Civil Rights Movement - Tlatelolco Massacre, Mexico

Tlatelolco Massacre, Mexico

Main article: Tlatelolco massacre

The Tlatelolco massacre, also known as Tlatelolco's Night (from a book title), took place in the afternoon and night of October 2, 1968, in the Plaza de las Tres Culturas in the Tlatelolco section of Mexico City. The death toll remains uncertain, with some estimates placing the number of deaths in the thousands, but most reporting 200–300 deaths with many more wounded and several thousand arrested.

The massacre was preceded by months of political unrest in the Mexican capital, echoing student demonstrations and riots all over the world during 1968. Mexican students wanted to exploit the attention focused on Mexico City for the 1968 Summer Olympics. President Gustavo Díaz Ordaz, however, was determined to stop the demonstrations and, in September, ordered the army to occupy the campus of the National Autonomous University of Mexico, the largest university in Latin America. Students were beaten and arrested indiscriminately, causing Rector Javier Barros Sierra to resign in protest on September 23.

However, student demonstrators were not deterred and the demonstrations grew in size until October 2, when, after nine weeks of student strikes, 15,000 students from various universities marched through the streets of Mexico City carrying red carnations to protest the army's occupation of the university campus. By nightfall, 5,000 students and workers, many of them with spouses and children, had congregated outside an apartment complex in the Plaza de las Tres Culturas in Tlatelolco for what was supposed to be a peaceful rally. Among their chants were México – Libertad – México – Libertad ("Mexico – Liberty – Mexico –Liberty"). Rally organizers attempted to call off the protest when they noticed an increased military presence in the area.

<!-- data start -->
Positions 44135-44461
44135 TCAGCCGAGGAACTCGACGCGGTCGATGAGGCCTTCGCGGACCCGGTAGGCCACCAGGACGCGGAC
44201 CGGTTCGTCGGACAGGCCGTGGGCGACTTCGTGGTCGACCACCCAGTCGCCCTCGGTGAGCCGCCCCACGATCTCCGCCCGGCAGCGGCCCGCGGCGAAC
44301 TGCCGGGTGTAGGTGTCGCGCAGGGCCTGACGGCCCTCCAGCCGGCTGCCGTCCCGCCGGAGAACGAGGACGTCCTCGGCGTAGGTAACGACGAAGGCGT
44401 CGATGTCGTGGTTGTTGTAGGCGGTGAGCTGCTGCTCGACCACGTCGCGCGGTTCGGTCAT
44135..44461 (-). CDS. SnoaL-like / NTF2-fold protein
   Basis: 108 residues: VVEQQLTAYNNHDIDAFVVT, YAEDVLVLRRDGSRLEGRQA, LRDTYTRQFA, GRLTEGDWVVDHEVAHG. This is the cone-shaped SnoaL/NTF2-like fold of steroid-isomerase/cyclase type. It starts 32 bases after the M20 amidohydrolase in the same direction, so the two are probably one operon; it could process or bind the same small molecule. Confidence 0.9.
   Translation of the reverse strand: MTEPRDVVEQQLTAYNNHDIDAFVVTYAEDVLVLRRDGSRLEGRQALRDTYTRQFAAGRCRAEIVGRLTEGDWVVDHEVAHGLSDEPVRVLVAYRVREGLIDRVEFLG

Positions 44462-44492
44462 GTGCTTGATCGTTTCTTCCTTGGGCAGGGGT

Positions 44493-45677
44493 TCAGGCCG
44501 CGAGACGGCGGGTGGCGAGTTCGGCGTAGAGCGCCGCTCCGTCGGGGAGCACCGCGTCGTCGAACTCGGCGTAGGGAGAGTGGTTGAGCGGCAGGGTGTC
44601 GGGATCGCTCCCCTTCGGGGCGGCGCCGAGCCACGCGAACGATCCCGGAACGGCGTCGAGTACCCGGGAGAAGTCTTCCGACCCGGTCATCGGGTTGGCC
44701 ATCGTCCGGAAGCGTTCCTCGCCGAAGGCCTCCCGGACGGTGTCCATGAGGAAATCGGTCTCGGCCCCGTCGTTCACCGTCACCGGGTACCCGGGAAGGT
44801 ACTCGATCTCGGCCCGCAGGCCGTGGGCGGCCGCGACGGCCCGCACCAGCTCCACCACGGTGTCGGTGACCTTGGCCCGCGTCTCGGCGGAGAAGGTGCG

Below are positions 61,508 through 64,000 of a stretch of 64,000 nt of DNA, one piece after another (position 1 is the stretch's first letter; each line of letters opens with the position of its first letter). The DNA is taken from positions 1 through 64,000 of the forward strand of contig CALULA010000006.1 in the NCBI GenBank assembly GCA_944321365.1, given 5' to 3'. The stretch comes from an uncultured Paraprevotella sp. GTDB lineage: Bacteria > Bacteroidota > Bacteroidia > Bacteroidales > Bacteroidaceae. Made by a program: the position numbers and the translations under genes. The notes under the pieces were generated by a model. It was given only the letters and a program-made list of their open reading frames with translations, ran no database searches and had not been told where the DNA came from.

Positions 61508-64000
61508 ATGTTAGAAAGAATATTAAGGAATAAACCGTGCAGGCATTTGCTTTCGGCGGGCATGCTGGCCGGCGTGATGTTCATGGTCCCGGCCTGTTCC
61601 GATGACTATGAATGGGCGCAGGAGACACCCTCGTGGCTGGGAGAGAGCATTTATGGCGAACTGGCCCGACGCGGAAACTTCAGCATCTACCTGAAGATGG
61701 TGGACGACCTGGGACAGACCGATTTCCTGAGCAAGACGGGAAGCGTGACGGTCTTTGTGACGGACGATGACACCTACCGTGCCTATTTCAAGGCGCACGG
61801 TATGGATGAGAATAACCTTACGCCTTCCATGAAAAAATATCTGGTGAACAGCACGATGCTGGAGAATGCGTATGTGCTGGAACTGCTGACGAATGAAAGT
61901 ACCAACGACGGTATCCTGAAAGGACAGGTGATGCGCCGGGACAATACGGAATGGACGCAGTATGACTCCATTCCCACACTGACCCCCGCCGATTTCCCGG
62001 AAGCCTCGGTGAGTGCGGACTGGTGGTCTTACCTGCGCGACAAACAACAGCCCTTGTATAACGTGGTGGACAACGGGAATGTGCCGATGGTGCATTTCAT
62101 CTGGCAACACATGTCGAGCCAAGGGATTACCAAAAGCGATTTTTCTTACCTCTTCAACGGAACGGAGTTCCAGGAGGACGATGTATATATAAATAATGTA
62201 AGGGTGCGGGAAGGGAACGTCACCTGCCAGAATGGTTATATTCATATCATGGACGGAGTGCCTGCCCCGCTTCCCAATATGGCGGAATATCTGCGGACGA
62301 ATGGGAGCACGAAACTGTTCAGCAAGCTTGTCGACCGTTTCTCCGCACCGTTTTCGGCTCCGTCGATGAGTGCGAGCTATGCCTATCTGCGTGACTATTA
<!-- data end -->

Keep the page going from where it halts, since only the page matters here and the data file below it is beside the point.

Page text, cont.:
The massacre began at sunset when army and police forces — equipped with armored cars and tanks — surrounded the square and began firing live rounds into the crowd, hitting not only the protesters, but also other bystanders uninvolved with the protest. Demonstrators and passersby alike, including children, were caught in the fire; soon, mounds of bodies lay on the ground. The killing continued through the night, with soldiers carrying out mopping-up operations on a house-to-house basis in the apartment buildings adjacent to the square. Witnesses to the event claim that the bodies were later removed in garbage trucks.

The official government explanation of the incident was that armed provocateurs among the demonstrators, stationed in buildings overlooking the crowd, had begun the firefight, causing security forces to return fire in self-defense.

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